Psychopharmacology… Going Forward
Where Psychopharmacology heads in the future will be largely dependent upon how realistically it defines its goals. Given the multidimensional nature and complexity of what influences depression, is it at all reasonable to conclude that an antidepressant, or for that matter, any other medicinal substance will be able to arrest it, or at the least, manage it better than the agents available today? What about Bipolar disorder? What is it? For sure, not a single medication introduced to treat this disorder outperforms lithium day in and day out. And lithium made its debut in the late 1940s. Then there’s anxiety and insomnia. It’s quite evident that benzodiazepines are more than capable of reducing the excitability driven by fight-or-flight exacerbation and that there is a veritable host of sedating psychotropics capable of sledgehammering people to sleep. So people are pharmacologically calmed, is that all? As for schizophrenia and its multiple effects on different regions of the brain, can medication possibly ever effectively manage positive, negative and cognitive symptoms?
What needs to happen going forward? Here’s my assessment of where Psychopharmacology is now and where this discipline needs to go.
Depression and Antidepressants
The chemical imbalance theory is on its last legs. There are entirely too many people deemed clinically depressed who don’t have measurably low serotonin levels; and the plausibility of this theory is also challenged by low overall remission rates among antidepressant users. A shift to an expanded understanding of depression needs to move increasingly toward viewing it as a physical disorder. Further exploration of the depression-inflammation connection is currently the most reasonable direction to pursue. And while genotyping and phenotyping are worthy ventures in the search for reliable biomarkers in depression, such work will continue to be held hostage to the vagaries of funding. Also, the complexity of the brain often has scientists changing their minds.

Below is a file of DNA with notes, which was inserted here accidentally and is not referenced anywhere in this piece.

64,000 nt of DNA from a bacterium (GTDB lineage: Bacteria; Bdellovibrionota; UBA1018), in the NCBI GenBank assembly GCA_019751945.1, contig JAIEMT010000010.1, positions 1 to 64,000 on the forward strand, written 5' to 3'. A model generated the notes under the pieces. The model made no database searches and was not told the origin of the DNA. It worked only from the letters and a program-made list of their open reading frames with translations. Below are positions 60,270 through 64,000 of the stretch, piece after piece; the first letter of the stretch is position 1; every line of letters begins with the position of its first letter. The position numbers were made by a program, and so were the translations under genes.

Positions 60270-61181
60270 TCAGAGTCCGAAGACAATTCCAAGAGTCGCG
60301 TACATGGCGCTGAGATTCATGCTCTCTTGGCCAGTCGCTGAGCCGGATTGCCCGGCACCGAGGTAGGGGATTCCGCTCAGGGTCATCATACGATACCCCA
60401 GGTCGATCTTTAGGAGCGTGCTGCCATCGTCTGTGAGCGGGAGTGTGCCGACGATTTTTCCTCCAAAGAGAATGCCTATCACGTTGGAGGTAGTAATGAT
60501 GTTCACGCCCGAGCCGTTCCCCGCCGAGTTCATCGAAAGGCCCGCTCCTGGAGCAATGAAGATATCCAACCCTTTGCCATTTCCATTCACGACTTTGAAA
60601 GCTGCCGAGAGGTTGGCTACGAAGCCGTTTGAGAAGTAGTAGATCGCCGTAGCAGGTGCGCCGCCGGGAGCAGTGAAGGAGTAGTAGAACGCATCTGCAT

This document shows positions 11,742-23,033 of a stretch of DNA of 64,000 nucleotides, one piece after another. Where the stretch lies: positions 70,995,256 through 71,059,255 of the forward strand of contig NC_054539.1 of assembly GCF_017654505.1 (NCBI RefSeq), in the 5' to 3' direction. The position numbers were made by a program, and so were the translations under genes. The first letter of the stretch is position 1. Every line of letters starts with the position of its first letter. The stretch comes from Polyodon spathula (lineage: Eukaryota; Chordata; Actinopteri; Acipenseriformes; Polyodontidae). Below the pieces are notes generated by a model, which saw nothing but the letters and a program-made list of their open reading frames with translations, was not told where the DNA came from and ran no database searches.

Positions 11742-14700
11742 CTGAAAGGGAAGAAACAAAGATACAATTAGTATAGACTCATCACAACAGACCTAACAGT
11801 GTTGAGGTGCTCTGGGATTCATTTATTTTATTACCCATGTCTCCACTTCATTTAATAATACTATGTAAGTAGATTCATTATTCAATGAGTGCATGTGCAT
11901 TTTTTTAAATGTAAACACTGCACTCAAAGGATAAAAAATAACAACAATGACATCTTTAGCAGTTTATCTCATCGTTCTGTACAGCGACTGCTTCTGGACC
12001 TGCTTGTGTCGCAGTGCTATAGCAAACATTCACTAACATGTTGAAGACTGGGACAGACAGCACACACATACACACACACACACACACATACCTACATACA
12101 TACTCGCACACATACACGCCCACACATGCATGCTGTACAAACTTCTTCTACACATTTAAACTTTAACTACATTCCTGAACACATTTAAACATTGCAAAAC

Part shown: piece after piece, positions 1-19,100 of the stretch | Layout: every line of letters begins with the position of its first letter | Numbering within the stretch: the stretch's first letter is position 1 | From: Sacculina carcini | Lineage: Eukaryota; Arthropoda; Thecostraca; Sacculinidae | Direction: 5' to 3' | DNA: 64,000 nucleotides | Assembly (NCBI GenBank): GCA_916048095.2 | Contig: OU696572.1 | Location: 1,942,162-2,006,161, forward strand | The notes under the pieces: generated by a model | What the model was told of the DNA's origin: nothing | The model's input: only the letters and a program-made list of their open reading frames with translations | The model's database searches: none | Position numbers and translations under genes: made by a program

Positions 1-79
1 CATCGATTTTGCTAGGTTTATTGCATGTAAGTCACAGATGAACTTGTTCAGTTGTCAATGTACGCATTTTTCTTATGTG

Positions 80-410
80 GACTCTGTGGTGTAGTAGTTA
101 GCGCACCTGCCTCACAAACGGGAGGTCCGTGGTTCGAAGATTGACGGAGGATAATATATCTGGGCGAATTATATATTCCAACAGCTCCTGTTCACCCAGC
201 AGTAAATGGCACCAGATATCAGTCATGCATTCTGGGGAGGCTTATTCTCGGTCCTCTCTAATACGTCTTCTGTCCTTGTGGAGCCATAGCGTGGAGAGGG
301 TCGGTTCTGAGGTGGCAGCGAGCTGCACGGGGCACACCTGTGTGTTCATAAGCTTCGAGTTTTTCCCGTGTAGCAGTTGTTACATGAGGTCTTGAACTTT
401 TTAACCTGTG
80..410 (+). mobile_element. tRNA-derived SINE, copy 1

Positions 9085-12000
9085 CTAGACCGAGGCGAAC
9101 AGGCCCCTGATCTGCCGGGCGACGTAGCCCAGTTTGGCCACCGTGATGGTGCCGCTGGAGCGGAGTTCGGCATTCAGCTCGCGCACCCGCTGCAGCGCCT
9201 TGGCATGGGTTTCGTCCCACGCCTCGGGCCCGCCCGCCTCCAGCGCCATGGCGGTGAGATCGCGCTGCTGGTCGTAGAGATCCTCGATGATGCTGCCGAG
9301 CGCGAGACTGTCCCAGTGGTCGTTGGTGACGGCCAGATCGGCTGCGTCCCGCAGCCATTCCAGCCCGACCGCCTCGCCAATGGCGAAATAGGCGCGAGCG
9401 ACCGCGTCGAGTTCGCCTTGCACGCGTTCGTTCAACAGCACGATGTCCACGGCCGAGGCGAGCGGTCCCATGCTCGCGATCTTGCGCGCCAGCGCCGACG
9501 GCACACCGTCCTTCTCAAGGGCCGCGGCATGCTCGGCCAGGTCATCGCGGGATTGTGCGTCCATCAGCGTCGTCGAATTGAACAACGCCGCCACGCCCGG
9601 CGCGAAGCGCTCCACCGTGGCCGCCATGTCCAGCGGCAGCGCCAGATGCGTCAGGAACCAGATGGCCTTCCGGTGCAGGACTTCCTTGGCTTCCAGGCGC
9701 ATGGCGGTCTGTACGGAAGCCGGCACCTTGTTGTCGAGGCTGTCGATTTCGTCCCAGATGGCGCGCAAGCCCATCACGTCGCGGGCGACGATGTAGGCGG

As for antidepressants, research and development has certainly delivered on getting agents to the marketplace that are more tolerable – the major gain in this industry space. The SSRIs, SNRIs and other contemporary antidepressants are no more therapeutically effective than the pioneer Cyclic and MAOI classes, but unlike these older generation agents, there are fewer debilitating and annoying side effects.
Current antidepressants are more similar than different and truly novel, new drug chemistry has not been forthcoming, so the current group suffers from sameness. They’re all slow to work, testing the patience of the already vulnerable user. And lured by hope, many folks simply take then too long, develop tolerance, underestimate the difficulties associated with withdrawal and find they’re unable to get off the merry-go-round of going from one drug to another to another.
Antidepressants have alleviated misery for millions of users for over 60 years, but depression is likely far too complex for a pill to solve – regardless of how novel future agents may be.
Bipolar Disorder and Mood Stabilizers
This particular area of psychiatric diagnosis and treatment has been stuck in neutral for some time now. The etiology of the disorder remains quite the conundrum and neuroscience has not been able to adequately address this so as to have a positive impact on future direction. There are no animal models with validity so diagnosis is all over the place, and there is no consensus on neuropathology, thus pharmacology is all over the place.
Lithium and the anticonvulsant Depakote (divalproex) work reasonably well for mania under competent care. Second-generation antipsychotics have merely been repurposed and are not considered first-line agents for mania. The real stickler when it comes to treating this disorder is its depressive phase, as traditional, contemporary antidepressants are all but failures for managing bipolar depression, so this is likely the role that antipsychotics will fill.